‘Year of the Orchid’ is a shameless PR campaign, but grow them anyway

I get email from lots of horticultural organizations, one of which is called “The National Garden Bureau.” This industry group annually anoints a few plants to become “plants of the year.” This year, the group has dubbed 2023 “The Year of the Orchid.”

Now I normally don’t hop on these PR bandwagons, first because many of the plants they choose are not suitable for the Alaska yard for one reason or another. I also don’t like the idea of industry telling me what to write about, especially when because it is PR, I know you will be exposed to the information elsewhere.

This is an exception. We have nine months of indoor growing and with a set of lights, this is a perfect time to grow orchids. Maybe we should co-opt the campaign as “The Winter of The Orchid.” Nah, these plants actually perform well during any season. They have always been part of my plant collection.

Here is a set of plants with a bad reputation as being difficult. Orchids really are easy to grow despite their exotic looks and their reputation. Frankly, once you realize they only need water once a week and thrive when temperatures drop 10 degrees or so at night, there isn’t much more you need to know. They usually have air roots, which need to be exposed to moisture for a few minutes so they can absorb it.

Not only are orchids now really easy to grow, they are now very easy to find. Since they compose about 10% of all species of plants, there are plenty from which to choose. I’ve noted this in past columns, along with the fact that orchids are no longer expensive exotics. And, long gone are the days when you had to drive to faraway greenhouses and pay exorbitant fees for specimens. You can, and most definitely should, buy them from your supermarket and favorite box stores.

Even orchid supplies are easy to find right there in your local box store’s nursery. You can easily find orchid bark and even special hangers to attach your pots to. And don’t get me going as to the multitude of orchid books! You can’t go wrong with “Orchids for Dummies.”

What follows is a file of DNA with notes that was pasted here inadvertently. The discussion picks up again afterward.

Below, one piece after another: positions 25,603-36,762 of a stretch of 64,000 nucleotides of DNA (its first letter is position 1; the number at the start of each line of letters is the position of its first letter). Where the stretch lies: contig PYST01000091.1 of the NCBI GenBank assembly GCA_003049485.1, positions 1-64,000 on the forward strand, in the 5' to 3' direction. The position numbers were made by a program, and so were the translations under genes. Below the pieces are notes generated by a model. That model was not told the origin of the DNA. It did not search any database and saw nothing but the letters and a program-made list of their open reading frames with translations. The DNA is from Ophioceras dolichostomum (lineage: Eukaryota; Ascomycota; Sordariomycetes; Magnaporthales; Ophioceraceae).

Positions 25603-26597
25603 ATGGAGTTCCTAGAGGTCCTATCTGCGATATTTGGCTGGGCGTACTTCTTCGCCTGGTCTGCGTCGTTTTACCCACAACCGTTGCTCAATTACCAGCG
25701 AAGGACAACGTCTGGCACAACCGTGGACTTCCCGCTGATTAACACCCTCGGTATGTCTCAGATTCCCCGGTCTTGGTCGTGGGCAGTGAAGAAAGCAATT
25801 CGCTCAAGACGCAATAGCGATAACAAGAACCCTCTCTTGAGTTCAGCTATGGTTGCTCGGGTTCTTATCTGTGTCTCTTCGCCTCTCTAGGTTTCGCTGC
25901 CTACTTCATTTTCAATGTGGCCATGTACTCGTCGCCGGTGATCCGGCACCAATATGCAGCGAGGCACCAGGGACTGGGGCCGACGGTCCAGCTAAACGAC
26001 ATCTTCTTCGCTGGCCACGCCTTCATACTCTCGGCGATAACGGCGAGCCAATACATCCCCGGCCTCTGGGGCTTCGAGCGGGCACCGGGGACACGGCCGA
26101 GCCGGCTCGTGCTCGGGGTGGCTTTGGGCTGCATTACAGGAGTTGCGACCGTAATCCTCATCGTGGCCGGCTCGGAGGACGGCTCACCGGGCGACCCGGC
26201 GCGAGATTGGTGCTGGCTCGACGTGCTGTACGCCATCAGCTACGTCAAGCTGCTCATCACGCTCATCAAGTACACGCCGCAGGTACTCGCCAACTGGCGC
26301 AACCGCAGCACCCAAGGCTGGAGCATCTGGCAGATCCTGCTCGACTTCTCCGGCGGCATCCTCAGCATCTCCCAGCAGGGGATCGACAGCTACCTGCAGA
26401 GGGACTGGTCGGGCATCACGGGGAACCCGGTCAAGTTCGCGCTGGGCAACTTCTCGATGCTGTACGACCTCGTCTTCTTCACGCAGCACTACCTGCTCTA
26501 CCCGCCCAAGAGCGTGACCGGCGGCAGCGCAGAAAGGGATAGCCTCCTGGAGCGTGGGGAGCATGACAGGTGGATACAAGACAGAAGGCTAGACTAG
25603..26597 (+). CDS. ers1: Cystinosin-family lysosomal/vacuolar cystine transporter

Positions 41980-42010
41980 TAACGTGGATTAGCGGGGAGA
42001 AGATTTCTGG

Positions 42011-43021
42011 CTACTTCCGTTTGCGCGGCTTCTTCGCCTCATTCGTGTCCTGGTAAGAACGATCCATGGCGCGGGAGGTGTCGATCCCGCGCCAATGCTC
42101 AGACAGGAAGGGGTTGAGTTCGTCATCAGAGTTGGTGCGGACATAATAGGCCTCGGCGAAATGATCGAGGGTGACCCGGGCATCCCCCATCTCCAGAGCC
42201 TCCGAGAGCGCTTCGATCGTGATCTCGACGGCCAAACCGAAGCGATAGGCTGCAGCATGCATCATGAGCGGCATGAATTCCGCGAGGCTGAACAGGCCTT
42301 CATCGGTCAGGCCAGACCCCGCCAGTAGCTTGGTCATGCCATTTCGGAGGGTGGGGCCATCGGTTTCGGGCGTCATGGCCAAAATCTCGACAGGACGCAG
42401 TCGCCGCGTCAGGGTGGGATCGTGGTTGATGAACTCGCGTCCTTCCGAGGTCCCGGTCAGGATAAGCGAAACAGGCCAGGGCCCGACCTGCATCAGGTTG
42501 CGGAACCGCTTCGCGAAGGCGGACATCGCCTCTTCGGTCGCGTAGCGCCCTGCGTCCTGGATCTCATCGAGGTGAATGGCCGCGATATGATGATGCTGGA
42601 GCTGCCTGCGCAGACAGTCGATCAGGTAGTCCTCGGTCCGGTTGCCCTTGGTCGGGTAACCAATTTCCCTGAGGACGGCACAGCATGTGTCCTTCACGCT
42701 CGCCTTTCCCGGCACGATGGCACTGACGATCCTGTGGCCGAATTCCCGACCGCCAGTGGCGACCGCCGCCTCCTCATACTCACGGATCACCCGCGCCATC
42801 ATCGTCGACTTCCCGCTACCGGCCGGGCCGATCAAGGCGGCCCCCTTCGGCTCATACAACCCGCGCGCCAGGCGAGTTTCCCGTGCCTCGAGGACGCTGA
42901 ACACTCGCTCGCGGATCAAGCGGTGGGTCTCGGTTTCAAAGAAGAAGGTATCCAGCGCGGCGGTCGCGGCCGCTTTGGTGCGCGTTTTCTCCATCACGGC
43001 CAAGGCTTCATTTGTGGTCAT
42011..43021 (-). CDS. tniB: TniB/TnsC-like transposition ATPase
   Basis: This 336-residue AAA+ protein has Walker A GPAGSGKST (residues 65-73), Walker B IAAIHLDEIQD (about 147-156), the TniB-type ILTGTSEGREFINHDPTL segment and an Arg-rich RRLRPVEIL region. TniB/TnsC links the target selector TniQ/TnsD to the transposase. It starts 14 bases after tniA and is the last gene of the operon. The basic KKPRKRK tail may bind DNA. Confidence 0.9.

Which orchids to start with? There is only one choice: Phalaenopsis or moth orchids. These are the easiest to find for sale and extremely easy to grow. Their flowers last for weeks and if you let them fall off, but leave the stem, a new bud for another stem of flowers will form about seven or eight nodes down from the old stem’s tip.


Dendrobium, oncidium, cymbidium and lady’s slipper orchids are pretty easy to find and grow as well. What used to be the exclusive domain of the wealthy is now easily within all of our reaches. Once you try the easy ones, there are lots more difficult, but not impossibly so, ones to collect.

Once you convince yourself that they are easy plants to grow, you can peruse the internet and dive as deep into collecting them as your heart desires. It can be quite a hobby with beautiful benefits. I don’t know if it needs a “year,” but the idea of growing orchids is a good one and you should consider it. Given the reach of there National Garden Bureau, you will no doubt see lots of articles about these wonderful plants, all year long.

Jeff’s Alaska Garden Calendar

Alaska Botanical Garden: Spring Garden Conference, March 8-10. Attention interested vendors, potential speakers, workshop leaders. This is a big event for Alaska’s gardeners. Don’t miss out. Contact The Garden:

Seeds: A bit early to start most things. Don’t get ahead of yourself. Celery is up in a few weeks.

The sun turns: The daylight is coming back. Make sure to turn your plants grown by windows.

Jeff Lowenfels | Alaska gardening and growing

Jeff Lowenfels has written a weekly gardening column for the ADN for more than 45 years. His columns won the 2022 gold medal at the Garden Communicators International conference. He’s authored several books on organic gardening, and his latest book, "Teaming With Bacteria," is available on Amazon. Reach him at